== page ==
By Mitch Kloorfain
We think we know poverty. For so many families in Nicaragua it appears the only thing they may actually own is their poverty status.
According to the United Nations Human Development Report for 2009, 80 percent of Nicaraguans live below the poverty line, earning less than $2 a day.
In May I was invited/chosen to attend a workshop with several international photographers as part of a group called The Giving Lens to work with the youth of Empowerment International in Granada, Nicaragua, to teach them a skill in an effort to break the cycle of poverty and limited education.
The outcome was life changing for me, too.
Empowerment International offers community based educational programs to studentsand their families in addition to their schooling, not in lieu of.
The Giving Lens was founded by highly acclaimed, globe-trotting professional photographer Colby Brown.
at The Giving Lens, we are always looking to connect with heartfelt
organizations that not only are making a difference in their communities, but
truly helping to change the lives of those they come across.” said Mr. Brown.
So far, The Giving Lens has connected with Peru and Nicaragua and will bring photographers to Jordan and Israel later this year.
Because we live in such a giving community here on the Treasure Coast, my work partner, Wendy Dwyer, put out an "ask" to raise money to cover some of my expenses for this journey, as well as to create a surplus to make contributions to the Empowerment International. As usual, our community came through and made a difference in the lives of others.
Much like a pledge drive on PBS television, we offered print or digital images to those who contributed to the trip instead of a tote bag.
My 1,067-mile journey had me heading to Fort Lauderdale airport at 8 p.m. to be on an 11:40 p.m. flight that would have me there by 12:15 a.m. after factoring in the two- hour time difference in this small country in Central America.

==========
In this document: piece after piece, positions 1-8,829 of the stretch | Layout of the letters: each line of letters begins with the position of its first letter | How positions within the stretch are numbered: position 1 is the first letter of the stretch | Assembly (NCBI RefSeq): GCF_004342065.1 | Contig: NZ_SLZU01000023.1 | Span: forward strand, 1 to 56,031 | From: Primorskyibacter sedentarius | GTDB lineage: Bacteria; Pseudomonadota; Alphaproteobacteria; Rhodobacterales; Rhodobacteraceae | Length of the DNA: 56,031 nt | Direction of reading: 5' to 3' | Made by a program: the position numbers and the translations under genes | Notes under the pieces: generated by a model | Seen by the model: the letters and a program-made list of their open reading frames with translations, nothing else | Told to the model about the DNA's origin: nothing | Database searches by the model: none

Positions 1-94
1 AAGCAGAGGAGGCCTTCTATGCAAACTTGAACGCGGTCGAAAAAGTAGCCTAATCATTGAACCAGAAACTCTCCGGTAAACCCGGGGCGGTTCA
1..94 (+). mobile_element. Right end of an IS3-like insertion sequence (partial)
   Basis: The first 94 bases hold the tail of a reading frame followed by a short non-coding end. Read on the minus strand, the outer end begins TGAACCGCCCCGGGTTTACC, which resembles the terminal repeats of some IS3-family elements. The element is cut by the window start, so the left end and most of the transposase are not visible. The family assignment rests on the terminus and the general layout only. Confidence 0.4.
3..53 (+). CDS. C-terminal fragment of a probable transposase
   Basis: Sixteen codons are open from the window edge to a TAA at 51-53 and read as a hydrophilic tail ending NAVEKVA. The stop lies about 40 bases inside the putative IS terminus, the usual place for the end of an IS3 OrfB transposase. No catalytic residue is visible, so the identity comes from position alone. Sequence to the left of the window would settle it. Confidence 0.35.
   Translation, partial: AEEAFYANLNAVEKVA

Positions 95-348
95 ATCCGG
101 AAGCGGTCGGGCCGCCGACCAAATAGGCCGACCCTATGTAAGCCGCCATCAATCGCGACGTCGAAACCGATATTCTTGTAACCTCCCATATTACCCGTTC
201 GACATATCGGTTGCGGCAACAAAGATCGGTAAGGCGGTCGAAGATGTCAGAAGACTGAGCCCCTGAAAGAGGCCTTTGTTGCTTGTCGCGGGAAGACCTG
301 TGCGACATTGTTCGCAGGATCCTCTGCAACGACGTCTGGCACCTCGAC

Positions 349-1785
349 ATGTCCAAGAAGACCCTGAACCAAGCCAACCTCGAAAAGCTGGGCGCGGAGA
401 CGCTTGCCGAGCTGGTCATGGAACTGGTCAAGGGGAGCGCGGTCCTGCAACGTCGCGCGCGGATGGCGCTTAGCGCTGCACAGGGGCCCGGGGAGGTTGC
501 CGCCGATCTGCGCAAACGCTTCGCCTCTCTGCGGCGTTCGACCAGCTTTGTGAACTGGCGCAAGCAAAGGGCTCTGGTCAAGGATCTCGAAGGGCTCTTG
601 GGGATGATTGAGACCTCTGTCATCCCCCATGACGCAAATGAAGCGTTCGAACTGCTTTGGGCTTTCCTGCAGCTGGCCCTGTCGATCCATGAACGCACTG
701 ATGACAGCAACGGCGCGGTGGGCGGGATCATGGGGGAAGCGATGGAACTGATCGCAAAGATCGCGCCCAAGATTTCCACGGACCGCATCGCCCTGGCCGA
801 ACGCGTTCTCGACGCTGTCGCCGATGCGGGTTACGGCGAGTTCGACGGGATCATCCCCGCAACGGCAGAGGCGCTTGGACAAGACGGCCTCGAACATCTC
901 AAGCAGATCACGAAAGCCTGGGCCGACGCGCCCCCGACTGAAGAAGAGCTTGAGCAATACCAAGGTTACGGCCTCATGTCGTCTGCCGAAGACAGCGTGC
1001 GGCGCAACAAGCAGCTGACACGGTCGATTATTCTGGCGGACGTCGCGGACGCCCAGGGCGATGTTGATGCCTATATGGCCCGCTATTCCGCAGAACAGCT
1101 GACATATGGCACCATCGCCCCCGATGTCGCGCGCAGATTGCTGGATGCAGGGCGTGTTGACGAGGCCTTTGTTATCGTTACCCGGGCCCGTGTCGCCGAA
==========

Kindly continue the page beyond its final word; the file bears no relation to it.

The first day started with a meet and greet of the students and facilitators of Empowerment International. The students were very nervous as they made their much-rehearsed speeches to this group of strangers in English.
Armando, a student with EI, was given the responsibility of taking care of the catalog ofcameras, batteries, memory cards, cases and managing the images on a small netbook computer.
The cameras were a collection of mostly older model point-n-shoots with almost no two alike.
Our first excursion was to walk to a park and work with the students on the basics of photography such as composition, color, texture and lighting.
The park was cement based with no grass, ball fields, swings or anything we are blessed to have our youth play on.
Four kids were there wearing Chicago White Sox and Aeropostale T-shirts that were apparently donated somewhere along the line to become part of their wardrobe.
They played by kicking a ball back and forth between them with as much energy as a gold-medal Olympic event.
I was teamed up with Armando and Anielka, a young 15-year-old girl, and a translator, Pamela, to help me communicate with them.
The styles of the photographers were so vastly different from one another I decided to guide them using the journalistic methods I use with Hometown News.
I "assigned" Armando and Anielka to shoot a series of images of a park, which could be used in a fictitious newspaper, to tell the story of the park in three completely different images.
After showing them some of the aspects of an engaging photo, such as shooting from a low angle, shooting tight to exclude distracting areas or backgrounds and using spots of color that speckled other areas of bland color to make them pop, I let them go. They came back to me with the story of the park through their eyes.
There was a look of pride in their eyes that came from knowing they had created something wonderful and completed their first assignment.
The office of Empowerment International was just up the block from our hotel. This is where we would spend each lunch and dinner for the rest of the week. Our meals were cooked by Carmen, a local woman who is connected by EI with her daughter being one of the facilitators.
We gathered like a large family with an instant connection to each other, laughing about the day's highlights, talking about the plans for the next few days while sharing an authentic, home-cooked meal.
At that time, the poverty I expected to see escaped me, but that would all change the next day as we toured their homes and neighborhoods.
This is the first of a three-part series. Mitch Kloorfain is chief photographer for Hometown News.